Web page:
The absence of color.

Written about a year ago, here are a few of my old thoughts.

This idea sparked while I was reading a play entitled Fences by August Wilson. One of the characters, Troy, says, “Ain’t nothing wrong with talking about death. That’s part of life.”

Death was never meant to be part of life. When death comes around, all parts of life cease to exist. Laughter, joy, contentedness, pleasure — life dwindles to a nonexistence. And when life ends, there is something new. There is death. There is one, then the other. There is life, then death.

Life is like white light, the presence of all color. Death, like black, the absence of all color. Because black is the absence of color and white is the presence of all color, black cannot exist in white. So too, death cannot exist in life. Neither black and white nor death and life can exist together. As black is not a part of white, so death is not and can never be a part of life. It is by itself, another more extraordinary novelty that stands alone apart from life.

Death comes in sequence when life ceases to exist. As Peter Pan said, “To die will be an awfully big adventure.” I believe he is right. Death is an adventure of its own.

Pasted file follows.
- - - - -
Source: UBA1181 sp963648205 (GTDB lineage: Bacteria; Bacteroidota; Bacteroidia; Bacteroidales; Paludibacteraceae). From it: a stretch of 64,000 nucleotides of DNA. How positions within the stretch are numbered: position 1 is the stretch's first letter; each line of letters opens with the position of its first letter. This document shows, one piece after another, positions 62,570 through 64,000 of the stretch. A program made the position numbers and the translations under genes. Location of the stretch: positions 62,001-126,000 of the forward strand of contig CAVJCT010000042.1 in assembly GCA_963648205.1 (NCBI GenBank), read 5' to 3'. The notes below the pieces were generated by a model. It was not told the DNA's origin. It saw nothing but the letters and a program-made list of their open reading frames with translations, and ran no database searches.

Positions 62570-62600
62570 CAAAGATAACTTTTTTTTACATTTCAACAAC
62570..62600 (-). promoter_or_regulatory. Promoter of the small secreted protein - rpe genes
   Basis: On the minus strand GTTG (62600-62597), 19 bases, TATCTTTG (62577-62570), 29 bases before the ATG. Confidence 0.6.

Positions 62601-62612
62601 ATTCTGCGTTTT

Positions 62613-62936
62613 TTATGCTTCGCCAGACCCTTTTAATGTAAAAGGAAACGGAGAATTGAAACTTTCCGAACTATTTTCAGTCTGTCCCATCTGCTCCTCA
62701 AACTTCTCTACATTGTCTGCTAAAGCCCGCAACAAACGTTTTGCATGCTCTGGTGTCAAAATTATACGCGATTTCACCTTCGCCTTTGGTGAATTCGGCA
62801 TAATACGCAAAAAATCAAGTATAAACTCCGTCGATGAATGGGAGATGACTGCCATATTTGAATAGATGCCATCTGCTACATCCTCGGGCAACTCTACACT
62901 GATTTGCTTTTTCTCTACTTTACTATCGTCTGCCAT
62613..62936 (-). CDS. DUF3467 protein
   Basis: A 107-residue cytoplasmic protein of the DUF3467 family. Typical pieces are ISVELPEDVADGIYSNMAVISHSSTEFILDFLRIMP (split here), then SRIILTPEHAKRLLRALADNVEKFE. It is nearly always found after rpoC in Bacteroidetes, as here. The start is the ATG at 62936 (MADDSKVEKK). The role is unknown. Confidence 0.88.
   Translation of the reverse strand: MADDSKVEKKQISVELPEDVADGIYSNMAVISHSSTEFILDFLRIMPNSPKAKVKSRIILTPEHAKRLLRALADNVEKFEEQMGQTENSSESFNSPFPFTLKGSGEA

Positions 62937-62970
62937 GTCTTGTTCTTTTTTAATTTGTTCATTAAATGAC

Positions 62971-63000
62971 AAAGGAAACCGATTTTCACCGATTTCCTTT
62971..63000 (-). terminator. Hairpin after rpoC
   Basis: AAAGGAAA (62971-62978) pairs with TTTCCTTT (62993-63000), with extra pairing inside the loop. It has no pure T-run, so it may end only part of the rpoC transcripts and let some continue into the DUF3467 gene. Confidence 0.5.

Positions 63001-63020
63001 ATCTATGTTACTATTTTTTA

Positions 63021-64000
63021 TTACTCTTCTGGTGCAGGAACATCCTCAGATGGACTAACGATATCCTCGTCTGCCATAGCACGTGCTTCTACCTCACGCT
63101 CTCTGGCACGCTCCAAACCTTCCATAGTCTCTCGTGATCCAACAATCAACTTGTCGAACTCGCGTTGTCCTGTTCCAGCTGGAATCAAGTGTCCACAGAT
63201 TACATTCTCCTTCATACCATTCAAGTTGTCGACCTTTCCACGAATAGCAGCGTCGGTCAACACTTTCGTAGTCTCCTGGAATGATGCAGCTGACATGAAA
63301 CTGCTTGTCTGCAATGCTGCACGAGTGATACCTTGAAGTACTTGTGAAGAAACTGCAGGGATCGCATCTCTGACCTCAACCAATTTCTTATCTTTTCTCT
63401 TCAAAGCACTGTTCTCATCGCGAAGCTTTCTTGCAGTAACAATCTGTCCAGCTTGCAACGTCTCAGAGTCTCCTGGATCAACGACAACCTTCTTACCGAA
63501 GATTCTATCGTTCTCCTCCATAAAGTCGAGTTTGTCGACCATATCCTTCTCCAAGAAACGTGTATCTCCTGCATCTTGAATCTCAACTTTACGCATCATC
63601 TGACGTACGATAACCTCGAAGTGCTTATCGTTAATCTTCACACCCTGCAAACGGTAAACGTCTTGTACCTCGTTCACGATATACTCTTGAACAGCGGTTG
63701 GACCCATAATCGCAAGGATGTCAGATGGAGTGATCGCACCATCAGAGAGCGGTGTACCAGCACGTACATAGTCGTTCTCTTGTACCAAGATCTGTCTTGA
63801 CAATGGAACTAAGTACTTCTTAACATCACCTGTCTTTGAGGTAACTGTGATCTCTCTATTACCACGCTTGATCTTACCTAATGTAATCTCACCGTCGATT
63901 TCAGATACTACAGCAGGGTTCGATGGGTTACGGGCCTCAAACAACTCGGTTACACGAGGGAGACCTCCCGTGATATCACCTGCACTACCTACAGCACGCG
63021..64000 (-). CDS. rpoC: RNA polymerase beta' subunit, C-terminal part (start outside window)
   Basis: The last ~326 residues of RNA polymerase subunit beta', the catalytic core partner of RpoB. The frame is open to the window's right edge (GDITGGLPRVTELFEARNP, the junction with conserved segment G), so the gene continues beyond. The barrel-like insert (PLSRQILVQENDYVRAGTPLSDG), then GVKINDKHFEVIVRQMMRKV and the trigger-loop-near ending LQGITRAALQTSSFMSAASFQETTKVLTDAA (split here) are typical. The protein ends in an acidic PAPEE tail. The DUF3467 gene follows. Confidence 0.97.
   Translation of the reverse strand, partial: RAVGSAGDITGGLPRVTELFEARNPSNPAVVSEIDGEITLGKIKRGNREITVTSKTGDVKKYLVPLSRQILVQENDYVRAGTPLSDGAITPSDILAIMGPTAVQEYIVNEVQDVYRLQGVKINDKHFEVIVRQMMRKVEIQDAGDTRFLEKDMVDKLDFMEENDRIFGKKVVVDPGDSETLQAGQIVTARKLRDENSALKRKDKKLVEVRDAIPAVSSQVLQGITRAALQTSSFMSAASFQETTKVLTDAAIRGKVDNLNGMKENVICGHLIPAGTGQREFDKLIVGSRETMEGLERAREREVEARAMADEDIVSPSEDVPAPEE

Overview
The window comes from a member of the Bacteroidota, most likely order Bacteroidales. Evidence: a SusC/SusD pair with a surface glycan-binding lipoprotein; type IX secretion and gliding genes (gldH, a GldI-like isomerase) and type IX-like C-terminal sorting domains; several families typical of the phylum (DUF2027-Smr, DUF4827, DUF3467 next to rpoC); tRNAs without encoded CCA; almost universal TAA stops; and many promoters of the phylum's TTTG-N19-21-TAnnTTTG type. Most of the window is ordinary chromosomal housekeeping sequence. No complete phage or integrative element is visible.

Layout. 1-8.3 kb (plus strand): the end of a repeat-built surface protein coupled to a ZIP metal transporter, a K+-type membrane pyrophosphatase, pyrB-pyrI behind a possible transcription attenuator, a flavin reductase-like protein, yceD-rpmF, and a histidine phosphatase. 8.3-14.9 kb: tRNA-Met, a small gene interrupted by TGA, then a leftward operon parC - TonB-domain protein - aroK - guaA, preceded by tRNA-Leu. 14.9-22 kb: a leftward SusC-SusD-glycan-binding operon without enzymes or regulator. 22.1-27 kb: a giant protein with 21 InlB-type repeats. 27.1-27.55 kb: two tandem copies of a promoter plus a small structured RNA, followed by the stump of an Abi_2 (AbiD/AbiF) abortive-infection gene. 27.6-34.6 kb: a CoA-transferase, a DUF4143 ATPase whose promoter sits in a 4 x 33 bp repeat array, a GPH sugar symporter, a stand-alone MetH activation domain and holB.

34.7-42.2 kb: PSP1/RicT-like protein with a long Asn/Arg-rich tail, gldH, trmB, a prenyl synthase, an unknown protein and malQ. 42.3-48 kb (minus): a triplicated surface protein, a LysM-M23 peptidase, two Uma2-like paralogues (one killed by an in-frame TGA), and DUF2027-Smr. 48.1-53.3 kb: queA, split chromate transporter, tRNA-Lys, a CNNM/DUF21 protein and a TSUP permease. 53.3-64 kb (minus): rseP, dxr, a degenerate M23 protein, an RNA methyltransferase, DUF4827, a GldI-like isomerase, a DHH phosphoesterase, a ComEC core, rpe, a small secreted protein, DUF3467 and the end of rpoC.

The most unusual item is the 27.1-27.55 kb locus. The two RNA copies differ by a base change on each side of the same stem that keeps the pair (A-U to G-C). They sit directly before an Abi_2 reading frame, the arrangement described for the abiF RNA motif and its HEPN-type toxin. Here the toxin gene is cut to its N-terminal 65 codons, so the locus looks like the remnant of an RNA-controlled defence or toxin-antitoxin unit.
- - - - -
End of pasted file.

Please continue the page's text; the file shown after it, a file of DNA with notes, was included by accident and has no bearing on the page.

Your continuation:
Just as white is a beautiful entanglement of all of life’s colors, letting us see everything that’s beautiful within the light, so death will be a beautiful absence of the like. In the absence of color, there is still beauty. Consider outer space. When the sun is present, the whole world is visible, yet whatever lies beyond the sun is not. Its powerful light blinds us to anything it does not illuminate. Still, its illumination is beautiful. It is freeing. It is joyful. Equally as beautiful is the sun setting. We are left with darkness, but in that darkness we are able to see the stars.

Though you may think you love being in the light where everything is clear and colorful and unnecessary to question, don’t forget that aside from light there is darkness, and only in darkness can we see the stars. Similarly, aside from life there is death, and in death, the most beautiful thing happens — we experience a new adventure: to behold the face of God and see the Kingdom of heaven. If we were to never leave this life, we would miss the adventure of the summation of the purpose of all eternity.

(Revised January 8, 2011)

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